Of course there are areas where Government needs to play a role and there are always balances to be struck. For example, I believe that more people should be able to travel by air in the future. I also believe that a balance needs to be struck between further growth in opportunities to travel by air and the need to preserve the quality of our environment. But the need to strike a balance in this and other cases does not mean that government of whatever hue should be given carte blanche for centralisation and political interference.
If I may be allowed to spend a moment or two musing on the wider aspects of the industry, as living standards have risen, people have chosen to spend more of their time and money on travel. And the travel revolution has broadened the horizons of us all. While this is true of all forms of travel it is perhaps most true of air travel. In the last half-century air travel has been transformed from a luxury available to a few to a service available to all. In 1952 air travel accounted for just 0.1% of all travel, today it is almost 8%. Today 90% of us have flown at least once in our lives and half of us took a flight in 2001 alone.
This revolution has also made an enormous contribution to our economy. It has been estimated that aviation generates and supports more than half a million jobs in the UK. But as members of the Guild will know, the economic benefits of air travel are also indirect. The benefits of air travel to tourism which is one of the two biggest contributors to Britain’s invisible earnings might be obvious, but the other major contributor to our invisible earnings is the financial services sector which also benefits from air travel.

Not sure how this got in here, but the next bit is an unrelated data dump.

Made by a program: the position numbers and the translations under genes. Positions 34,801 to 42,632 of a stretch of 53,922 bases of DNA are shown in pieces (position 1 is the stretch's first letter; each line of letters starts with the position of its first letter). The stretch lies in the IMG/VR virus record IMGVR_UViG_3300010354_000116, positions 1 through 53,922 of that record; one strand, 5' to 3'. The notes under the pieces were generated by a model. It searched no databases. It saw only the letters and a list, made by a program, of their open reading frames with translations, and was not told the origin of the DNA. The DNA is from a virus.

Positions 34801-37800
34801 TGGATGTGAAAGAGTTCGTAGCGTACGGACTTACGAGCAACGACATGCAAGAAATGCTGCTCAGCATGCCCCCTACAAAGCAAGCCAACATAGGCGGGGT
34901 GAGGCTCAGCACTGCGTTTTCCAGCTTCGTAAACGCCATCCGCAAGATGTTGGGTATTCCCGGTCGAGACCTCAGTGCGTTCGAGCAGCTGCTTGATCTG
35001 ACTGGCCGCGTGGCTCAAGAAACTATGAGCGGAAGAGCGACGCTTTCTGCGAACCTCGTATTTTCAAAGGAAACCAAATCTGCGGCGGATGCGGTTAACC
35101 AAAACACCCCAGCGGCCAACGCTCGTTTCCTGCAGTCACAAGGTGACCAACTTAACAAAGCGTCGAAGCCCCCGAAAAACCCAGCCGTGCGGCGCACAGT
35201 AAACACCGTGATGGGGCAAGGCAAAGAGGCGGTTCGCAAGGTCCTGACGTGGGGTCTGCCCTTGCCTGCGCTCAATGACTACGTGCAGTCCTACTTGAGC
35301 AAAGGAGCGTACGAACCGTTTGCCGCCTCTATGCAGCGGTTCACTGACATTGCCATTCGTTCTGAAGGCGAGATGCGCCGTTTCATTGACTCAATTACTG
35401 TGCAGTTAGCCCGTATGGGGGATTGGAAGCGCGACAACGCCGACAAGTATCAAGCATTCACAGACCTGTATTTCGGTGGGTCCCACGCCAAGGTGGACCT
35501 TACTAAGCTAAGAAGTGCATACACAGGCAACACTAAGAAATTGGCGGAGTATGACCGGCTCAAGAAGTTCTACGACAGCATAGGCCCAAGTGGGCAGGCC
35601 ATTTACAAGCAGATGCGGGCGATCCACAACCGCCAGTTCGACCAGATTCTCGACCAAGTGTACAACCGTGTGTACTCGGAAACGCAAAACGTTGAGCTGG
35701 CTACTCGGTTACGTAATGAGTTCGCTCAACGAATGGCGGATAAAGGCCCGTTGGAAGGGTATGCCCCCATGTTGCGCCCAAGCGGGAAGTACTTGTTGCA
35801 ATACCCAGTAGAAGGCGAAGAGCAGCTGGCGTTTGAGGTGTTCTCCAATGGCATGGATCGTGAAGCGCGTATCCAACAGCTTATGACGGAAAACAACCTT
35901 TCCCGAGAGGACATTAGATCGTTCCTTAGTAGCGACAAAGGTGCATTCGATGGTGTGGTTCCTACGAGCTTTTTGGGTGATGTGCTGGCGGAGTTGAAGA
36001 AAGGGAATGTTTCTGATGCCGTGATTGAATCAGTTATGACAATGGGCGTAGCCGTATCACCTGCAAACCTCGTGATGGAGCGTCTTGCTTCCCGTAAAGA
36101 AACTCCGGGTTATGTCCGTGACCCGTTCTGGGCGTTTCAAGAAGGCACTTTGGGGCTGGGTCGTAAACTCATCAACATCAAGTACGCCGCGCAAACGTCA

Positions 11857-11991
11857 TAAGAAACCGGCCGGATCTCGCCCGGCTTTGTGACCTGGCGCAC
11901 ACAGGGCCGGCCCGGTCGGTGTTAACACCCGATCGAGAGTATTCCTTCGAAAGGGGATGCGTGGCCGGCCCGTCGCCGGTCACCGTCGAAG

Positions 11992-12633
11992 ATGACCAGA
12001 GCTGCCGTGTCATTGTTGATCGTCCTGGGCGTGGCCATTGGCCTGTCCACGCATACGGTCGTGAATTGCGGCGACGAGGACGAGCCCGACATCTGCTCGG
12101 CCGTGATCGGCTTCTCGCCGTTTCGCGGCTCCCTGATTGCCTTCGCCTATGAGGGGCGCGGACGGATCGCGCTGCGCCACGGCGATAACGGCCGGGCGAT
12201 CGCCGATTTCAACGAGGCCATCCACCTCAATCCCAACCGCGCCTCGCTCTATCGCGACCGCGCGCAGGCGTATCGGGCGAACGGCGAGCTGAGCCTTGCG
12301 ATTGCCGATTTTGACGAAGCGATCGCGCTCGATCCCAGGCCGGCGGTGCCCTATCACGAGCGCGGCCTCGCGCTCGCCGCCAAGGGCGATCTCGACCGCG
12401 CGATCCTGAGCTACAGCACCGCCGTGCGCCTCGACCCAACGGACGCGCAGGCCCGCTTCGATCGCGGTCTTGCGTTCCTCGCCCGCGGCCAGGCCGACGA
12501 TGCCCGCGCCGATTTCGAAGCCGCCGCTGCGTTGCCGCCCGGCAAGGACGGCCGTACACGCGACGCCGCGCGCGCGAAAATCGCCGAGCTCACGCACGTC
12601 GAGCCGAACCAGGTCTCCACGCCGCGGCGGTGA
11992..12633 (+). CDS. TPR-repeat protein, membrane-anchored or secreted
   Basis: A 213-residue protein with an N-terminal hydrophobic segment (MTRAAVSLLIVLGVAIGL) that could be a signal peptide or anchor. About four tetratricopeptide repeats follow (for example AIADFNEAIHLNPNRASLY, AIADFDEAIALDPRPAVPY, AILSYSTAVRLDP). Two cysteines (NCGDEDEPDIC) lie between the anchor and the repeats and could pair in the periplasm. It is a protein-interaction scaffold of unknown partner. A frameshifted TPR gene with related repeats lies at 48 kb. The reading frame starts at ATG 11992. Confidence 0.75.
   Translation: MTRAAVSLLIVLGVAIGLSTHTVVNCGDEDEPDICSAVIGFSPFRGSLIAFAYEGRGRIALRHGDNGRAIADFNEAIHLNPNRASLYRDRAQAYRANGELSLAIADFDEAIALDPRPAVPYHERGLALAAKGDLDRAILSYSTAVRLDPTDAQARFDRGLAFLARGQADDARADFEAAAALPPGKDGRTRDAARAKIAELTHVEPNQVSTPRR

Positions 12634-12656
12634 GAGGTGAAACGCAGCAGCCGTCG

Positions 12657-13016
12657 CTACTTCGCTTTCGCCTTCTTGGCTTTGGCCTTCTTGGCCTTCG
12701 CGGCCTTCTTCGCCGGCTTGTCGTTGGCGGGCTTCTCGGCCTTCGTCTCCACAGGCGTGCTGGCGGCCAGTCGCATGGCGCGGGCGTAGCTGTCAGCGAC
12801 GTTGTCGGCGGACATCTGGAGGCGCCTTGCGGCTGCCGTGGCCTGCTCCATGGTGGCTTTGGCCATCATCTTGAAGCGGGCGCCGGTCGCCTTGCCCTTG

That travel is something people enjoy and is vital to our economy may seem obvious. Yet, substitute the word ‘transport’ for ‘travel’ and a very different picture comes to mind. The word transport conjures up images of traffic jams, delays and cancellations. The very word ‘transport’ suggests that rather than being a matter of personal choice and pleasure and in providing economic opportunities, travel is actually nothing more than a logistical chore.
The current government’s ’10 year plan for transport’, with its targets for almost every aspect of travel, was the logical outcome of such an approach. Evidence of the government’s failure confronts us on a daily basis, yet the Government still puts much effort into trying to suppress it. Last week, it blocked the publication of a report by the Strategic Rail Authority. A leaked copy catalogued, in depressing detail, the true state of our rail network.